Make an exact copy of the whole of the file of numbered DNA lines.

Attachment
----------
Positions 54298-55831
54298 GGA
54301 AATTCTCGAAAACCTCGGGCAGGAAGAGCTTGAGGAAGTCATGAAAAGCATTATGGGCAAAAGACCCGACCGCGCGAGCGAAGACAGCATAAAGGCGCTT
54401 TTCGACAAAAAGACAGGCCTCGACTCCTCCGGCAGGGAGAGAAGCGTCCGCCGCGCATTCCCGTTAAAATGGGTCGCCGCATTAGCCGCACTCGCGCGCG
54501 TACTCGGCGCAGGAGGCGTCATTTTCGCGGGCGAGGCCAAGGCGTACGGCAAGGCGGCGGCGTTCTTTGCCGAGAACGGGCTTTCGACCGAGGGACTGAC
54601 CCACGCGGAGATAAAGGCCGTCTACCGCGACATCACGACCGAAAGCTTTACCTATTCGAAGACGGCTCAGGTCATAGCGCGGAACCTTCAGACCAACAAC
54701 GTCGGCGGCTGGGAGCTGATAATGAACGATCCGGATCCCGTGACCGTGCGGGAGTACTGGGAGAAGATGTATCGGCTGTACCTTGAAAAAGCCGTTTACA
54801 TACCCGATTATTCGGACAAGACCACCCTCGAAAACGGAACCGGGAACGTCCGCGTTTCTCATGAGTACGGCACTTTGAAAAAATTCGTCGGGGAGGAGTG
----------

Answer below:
Positions 54298-55831
54298 GGA
54301 AATTCTCGAAAACCTCGGGCAGGAAGAGCTTGAGGAAGTCATGAAAAGCATTATGGGCAAAAGACCCGACCGCGCGAGCGAAGACAGCATAAAGGCGCTT
54401 TTCGACAAAAAGACAGGCCTCGACTCCTCCGGCAGGGAGAGAAGCGTCCGCCGCGCATTCCCGTTAAAATGGGTCGCCGCATTAGCCGCACTCGCGCGCG
54501 TACTCGGCGCAGGAGGCGTCATTTTCGCGGGCGAGGCCAAGGCGTACGGCAAGGCGGCGGCGTTCTTTGCCGAGAACGGGCTTTCGACCGAGGGACTGAC
54601 CCACGCGGAGATAAAGGCCGTCTACCGCGACATCACGACCGAAAGCTTTACCTATTCGAAGACGGCTCAGGTCATAGCGCGGAACCTTCAGACCAACAAC
54701 GTCGGCGGCTGGGAGCTGATAATGAACGATCCGGATCCCGTGACCGTGCGGGAGTACTGGGAGAAGATGTATCGGCTGTACCTTGAAAAAGCCGTTTACA
54801 TACCCGATTATTCGGACAAGACCACCCTCGAAAACGGAACCGGGAACGTCCGCGTTTCTCATGAGTACGGCACTTTGAAAAAATTCGTCGGGGAGGAGTG